The friendship is obviously going to lead to something more (it’s that kind of film) but it’s taken fairly slowly, with a lot of banter and some good chemistry that leads them to becoming close friends. Albert is also divorced, and also has a daughter who’s about to head off for college, so the two have quite a bit in common, as well as their shared sense of humour.

Meanwhile, Eva has also become friendly with a poet called Marianne (Catherine Keener) after meeting her at the same party, and then becoming her masseuse. Marianne is yet another divorcee, who spends a lot of time ranting about her ex-husband, whom she rather despises.

The main plot focuses on a somewhat unlikely coincidence, which would be a spoiler to reveal, and then a great deal of cowardice - or perhaps outright dishonesty - on Eva’s behalf as she doesn’t reveal something she has discovered that could drastically affect her new friendships. A side-story, never fully resolved, involves her daughter’s best friend.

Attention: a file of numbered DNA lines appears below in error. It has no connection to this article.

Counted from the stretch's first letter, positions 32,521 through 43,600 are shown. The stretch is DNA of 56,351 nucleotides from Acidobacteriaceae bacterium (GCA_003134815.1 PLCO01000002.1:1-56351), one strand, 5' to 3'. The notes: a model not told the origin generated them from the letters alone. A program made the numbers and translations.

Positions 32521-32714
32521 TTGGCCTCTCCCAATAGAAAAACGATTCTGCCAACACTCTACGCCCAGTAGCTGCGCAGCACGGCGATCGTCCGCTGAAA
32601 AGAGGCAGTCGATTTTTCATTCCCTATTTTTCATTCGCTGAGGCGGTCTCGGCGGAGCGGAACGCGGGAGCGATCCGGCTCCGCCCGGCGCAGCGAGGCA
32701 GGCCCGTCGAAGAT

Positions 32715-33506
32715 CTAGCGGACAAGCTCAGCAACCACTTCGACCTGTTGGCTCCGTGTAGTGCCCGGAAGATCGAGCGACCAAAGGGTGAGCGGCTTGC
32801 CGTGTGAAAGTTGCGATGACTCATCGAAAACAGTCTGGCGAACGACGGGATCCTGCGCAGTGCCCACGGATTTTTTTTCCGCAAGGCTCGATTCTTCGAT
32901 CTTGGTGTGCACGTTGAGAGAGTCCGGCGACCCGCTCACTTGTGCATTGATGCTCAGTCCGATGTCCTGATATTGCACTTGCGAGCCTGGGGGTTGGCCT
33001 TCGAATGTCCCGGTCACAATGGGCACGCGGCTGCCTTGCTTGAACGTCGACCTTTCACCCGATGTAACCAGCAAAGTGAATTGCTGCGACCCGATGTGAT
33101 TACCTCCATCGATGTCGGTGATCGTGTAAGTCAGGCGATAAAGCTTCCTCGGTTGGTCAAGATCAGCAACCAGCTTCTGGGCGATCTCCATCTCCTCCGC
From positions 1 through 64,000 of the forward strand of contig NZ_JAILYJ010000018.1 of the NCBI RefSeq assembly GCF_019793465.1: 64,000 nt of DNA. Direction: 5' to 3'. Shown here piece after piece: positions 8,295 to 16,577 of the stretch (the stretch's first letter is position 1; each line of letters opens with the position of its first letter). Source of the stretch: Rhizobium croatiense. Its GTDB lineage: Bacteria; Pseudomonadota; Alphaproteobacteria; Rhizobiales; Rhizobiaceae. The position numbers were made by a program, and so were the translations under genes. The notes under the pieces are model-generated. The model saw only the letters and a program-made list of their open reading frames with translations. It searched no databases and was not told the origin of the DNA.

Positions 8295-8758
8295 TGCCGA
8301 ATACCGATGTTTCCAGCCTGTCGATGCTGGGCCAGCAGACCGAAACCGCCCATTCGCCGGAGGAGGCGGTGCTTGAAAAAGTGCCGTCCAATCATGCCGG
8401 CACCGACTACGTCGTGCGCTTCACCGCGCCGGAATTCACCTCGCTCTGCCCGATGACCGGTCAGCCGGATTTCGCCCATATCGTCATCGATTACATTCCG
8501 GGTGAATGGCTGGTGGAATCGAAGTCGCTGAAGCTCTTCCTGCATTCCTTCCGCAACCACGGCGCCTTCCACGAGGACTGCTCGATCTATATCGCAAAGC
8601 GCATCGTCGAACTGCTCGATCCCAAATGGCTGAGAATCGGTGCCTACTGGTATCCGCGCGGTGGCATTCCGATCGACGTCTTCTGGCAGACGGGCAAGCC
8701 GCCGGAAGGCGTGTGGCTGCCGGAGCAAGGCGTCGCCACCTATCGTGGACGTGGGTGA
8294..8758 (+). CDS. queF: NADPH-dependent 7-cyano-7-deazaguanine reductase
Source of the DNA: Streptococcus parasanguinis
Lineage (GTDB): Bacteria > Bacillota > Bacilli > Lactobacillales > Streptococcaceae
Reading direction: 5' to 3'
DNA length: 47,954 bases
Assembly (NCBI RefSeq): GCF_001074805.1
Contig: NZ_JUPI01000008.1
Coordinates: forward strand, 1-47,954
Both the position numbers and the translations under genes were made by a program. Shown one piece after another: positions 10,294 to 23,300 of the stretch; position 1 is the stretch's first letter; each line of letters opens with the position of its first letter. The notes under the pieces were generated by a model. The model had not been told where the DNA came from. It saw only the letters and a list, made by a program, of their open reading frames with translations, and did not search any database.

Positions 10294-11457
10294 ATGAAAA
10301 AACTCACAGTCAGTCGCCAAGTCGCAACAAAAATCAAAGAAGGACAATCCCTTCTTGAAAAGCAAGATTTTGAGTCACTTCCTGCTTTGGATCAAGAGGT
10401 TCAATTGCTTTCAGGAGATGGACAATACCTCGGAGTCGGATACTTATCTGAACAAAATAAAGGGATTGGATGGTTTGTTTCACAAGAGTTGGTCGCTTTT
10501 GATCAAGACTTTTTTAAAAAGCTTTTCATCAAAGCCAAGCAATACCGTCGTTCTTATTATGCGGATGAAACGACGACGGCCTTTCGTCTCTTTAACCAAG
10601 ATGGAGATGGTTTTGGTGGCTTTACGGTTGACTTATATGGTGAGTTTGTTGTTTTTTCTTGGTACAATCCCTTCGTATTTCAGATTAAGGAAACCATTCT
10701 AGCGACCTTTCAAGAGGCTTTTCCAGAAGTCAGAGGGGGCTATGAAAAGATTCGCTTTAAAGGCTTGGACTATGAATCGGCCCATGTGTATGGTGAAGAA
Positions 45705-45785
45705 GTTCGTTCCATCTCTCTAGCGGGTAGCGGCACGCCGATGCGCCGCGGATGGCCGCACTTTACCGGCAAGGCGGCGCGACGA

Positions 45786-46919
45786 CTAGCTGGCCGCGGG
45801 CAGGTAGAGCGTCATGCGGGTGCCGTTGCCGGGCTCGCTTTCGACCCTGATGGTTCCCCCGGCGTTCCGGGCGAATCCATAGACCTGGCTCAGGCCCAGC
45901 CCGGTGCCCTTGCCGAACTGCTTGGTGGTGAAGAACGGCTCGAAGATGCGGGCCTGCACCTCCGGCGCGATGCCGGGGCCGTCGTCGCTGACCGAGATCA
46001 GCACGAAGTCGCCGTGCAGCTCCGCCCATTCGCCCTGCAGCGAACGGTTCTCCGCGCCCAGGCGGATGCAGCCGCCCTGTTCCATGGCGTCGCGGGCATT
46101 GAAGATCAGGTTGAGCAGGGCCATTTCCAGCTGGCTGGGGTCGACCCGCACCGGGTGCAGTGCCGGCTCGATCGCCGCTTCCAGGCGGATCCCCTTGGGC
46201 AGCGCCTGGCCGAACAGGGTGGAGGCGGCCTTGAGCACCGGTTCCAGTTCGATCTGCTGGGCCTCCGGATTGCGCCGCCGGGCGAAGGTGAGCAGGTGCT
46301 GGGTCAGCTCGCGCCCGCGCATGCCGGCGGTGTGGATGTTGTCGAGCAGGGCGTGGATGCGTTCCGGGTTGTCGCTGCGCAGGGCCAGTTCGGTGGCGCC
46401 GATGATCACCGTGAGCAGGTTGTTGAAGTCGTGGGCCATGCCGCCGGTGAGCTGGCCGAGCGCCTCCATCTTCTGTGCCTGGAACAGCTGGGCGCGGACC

There are some amusing moments in this, and the acting is believable enough, although it’s a bit of a strange film without a great deal of plot. We could relate to the trauma of seeing one’s offspring depart for university, knowing they’re moving on and becoming separate. But the complexity of relationships, and the acceptance of divorce and remarriage as ‘normal’ was a bit depressing, and some of the humour was not really to our tastes.

The film is quite fast-paced, under an hour and a half in all, and we quite liked it, though it’s not one we’d necessarily watch again. I thought the rating of 12A (PG-13 in the US) was about right; there’s no violence and nothing explicit.

However I wouldn’t want to watch it with a younger teenager. There are a lot of ‘adult’ references, and frank discussion of body parts and intimacies. There is also quite a lot of bad language; not the worst words, but still more than I’m comfortable with.

The blu-ray has an ‘extra’ containing outtakes, mostly involving one or other character laughing at inappropriate times.

Review by copyright 2017 Sue's DVD Reviews